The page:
The new American College of Surgeons National Surgical Quality Improvement Program® (ACS NSQIP®) Surgical Risk Calculator is a revolutionary tool that quickly and easily estimates patient-specific postoperative complication risks for most operations, according to research findings posted online in the Journal of the American College of Surgeons (JACS). The study will appear in a print edition of JACS later this year.
Surgeons and patients have long sought an accurate decision-support tool to estimate patients’ risks of complications after surgical procedures. This process is essential for patient-centered care, shared decision making with patients, and true informed consent. Furthermore, the Centers for Medicare & Medicaid Services—through the Physician Quality Reporting System (PQRS)—may soon provide a financial incentive for surgeons to calculate the risks of operations using the Surgical Risk Calculator and to discuss these patient-specific risks with patients before performing elective procedures in the U.S.
“Predicting postoperative risks, and identifying patients at a higher risk of complications, have traditionally been based on anecdotal experience of the individual surgeon or small studies from other institutions. Importantly, these risk estimates have been generic and not specific to an individual patient’s risk factors. To have truly informed consent and shared decision making with a patient, we need the ability to provide customized, personal risk estimates for patients undergoing any operation,” according to Karl Bilimoria, MD, FACS, ACS Faculty Scholar, director of the Surgical Outcomes and Quality Improvement Center at Northwestern University, Chicago, IL, and lead author of the study.
For the study, Dr. Bilimoria and colleagues used highly detailed and accurate ACS NSQIP data collected from nearly 400 hospitals and 1.4 million patients to develop a universal surgical risk calculator that covers more than 1,500 unique surgical procedures across multiple specialties. The authors leveraged outcomes data collected by ACS NSQIP to create the Surgical Risk Calculator.
“The quality and rigor of the ACS NSQIP clinical outcomes data were critical to the development and reliability of the Surgical Risk Calculator,” explained study coauthor Clifford Y. Ko, MD, MSHS, FACS, Director of the ACS Division of Research and Optimal Patient Care.
The Surgical Risk Calculator allows surgeons to enter a total of 22 preoperative patient risk factors about their patients. Next, the risk calculator estimates the potential risks of mortality and eight important postoperative complications and displays these risks in comparison to “an average patient’s risks.” The authors worked to ensure that the information would be presented in a patient-friendly way, accommodating a broad range of health literacy needs.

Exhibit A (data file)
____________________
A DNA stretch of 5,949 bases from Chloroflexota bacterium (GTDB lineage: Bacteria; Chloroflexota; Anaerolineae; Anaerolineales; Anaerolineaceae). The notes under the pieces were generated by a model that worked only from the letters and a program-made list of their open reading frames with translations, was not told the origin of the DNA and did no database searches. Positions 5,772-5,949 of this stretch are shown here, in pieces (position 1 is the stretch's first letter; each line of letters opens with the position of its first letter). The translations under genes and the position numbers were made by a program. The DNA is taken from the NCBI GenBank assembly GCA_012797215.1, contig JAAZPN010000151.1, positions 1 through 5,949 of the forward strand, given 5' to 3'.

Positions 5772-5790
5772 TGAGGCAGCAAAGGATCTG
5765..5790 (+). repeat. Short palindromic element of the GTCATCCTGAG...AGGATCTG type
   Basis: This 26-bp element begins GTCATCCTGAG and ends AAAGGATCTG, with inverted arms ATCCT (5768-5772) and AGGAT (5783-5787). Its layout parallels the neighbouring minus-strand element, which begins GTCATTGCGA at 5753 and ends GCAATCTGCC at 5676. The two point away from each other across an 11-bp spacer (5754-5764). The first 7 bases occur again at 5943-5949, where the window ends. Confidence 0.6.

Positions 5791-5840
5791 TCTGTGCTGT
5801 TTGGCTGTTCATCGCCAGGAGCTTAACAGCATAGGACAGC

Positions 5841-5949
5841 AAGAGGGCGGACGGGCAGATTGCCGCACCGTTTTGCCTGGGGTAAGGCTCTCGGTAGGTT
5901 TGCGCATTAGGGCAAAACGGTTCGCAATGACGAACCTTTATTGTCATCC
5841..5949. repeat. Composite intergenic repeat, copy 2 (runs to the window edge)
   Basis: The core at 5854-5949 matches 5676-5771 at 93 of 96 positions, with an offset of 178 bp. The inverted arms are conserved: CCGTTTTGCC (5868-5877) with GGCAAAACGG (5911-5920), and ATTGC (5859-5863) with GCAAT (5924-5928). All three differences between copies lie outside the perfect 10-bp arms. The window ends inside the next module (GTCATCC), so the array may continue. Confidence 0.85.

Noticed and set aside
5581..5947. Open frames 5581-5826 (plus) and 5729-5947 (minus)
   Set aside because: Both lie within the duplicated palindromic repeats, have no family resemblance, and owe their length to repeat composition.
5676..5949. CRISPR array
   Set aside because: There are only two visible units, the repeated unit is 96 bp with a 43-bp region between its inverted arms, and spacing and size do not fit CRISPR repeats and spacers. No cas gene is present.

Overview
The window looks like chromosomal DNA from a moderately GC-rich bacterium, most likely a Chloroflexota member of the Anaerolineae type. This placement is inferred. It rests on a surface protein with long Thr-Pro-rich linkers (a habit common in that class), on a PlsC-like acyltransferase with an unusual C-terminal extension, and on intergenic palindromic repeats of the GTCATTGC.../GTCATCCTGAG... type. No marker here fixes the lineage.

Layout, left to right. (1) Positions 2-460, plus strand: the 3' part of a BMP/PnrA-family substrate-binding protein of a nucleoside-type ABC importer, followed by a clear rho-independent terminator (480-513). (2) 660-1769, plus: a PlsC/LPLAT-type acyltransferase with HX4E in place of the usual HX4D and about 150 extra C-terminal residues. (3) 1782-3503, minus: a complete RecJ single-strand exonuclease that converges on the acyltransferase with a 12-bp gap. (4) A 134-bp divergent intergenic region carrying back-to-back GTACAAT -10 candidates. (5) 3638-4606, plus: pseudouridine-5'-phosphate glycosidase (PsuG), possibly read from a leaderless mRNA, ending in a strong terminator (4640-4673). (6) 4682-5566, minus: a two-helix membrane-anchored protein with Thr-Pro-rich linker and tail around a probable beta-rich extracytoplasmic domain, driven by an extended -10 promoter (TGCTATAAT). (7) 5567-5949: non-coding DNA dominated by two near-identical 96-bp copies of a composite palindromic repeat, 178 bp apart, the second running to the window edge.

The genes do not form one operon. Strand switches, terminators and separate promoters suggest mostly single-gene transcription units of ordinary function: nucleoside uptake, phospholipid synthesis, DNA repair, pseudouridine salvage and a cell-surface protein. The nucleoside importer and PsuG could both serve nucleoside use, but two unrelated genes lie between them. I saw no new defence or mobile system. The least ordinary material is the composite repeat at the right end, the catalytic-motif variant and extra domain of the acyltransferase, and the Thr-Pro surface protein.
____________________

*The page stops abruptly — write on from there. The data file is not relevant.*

The authors also performed rigorous tests to ensure the validity of the risk estimates provided by the Surgical Risk Calculator. The investigators reported that the ACS NSQIP Surgical Risk Calculator yielded excellent prediction results for death, overall complication and serious complication rates, and six additional postoperative complications: pneumonia, heart problem, surgical site infection, urinary tract infection, blood clot, and kidney failure. In addition, the Surgical Risk Calculator estimates a customized length of hospital stay for the patient.
However, other hard-to-measure factors may increase a patient’s risk of postoperative complications, so the Web-based risk calculator includes an important novel feature: a Surgeon Adjustment Score that allows surgeons to increase the risk of an operation based on their subjective assessment of a patient. This feature enables surgeons to better counsel patients using the modeled estimate along with the surgeon’s experience and evaluation of the patient.
The risk calculator has been released publicly and is available to surgeons, clinicians, and the public at http://riskcalculator.facs.org. According to Dr. Bilimoria, the calculator will be enhanced regularly with additional outcomes added to the tool, as well as release of mobile versions.
In addition to Dr. Bilimoria and Dr. Ko, other participants in the study were Yaoming Liu, PhD; Jennifer Paruch, MD; Lynn Zhou, PhD; Thomas E. Kmiecik, PhD; and Mark E. Cohen, PhD. The researchers are from the Division of Research and Optimal Patient Care, ACS; Surgical Outcomes and Quality Improvement Center, department of surgery, Feinberg School of Medicine, Northwestern University; and the department of surgery, University of California, Los Angeles, and VA Greater Los Angeles Healthcare System. This study was supported in part by the Agency for Healthcare Research and Quality.